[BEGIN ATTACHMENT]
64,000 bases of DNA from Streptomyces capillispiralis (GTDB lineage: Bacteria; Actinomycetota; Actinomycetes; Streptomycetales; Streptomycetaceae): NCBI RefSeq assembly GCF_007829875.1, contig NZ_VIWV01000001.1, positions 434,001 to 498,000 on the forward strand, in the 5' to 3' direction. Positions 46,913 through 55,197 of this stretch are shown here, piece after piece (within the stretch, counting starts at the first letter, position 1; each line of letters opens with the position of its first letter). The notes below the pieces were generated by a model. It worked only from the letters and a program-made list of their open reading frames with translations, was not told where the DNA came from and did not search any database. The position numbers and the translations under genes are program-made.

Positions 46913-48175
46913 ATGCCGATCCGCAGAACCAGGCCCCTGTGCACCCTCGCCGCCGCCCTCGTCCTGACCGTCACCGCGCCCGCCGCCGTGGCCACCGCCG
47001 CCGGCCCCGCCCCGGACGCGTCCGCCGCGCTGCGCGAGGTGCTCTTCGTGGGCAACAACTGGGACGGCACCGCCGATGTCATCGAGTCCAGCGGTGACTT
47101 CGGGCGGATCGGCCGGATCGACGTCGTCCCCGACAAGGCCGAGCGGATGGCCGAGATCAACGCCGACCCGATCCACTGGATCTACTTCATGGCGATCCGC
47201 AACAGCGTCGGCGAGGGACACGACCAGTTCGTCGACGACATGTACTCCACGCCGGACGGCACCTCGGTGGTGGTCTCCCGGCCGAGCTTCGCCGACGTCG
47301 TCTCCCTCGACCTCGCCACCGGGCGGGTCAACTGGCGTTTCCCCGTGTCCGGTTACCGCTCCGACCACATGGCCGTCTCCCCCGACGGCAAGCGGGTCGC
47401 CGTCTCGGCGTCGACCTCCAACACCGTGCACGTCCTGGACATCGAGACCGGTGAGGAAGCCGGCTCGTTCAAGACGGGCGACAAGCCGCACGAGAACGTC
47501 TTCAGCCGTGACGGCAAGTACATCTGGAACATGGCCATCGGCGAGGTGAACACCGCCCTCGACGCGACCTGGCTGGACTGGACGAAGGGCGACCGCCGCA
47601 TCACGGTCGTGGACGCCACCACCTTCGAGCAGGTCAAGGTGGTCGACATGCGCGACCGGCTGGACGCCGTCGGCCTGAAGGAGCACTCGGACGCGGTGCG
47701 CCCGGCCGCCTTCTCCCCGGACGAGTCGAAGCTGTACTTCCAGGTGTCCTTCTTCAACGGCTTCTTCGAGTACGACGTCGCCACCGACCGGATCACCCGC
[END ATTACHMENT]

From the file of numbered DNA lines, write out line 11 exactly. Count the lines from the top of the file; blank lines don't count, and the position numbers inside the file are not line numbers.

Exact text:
47701 CCCGGCCGCCTTCTCCCCGGACGAGTCGAAGCTGTACTTCCAGGTGTCCTTCTTCAACGGCTTCTTCGAGTACGACGTCGCCACCGACCGGATCACCCGC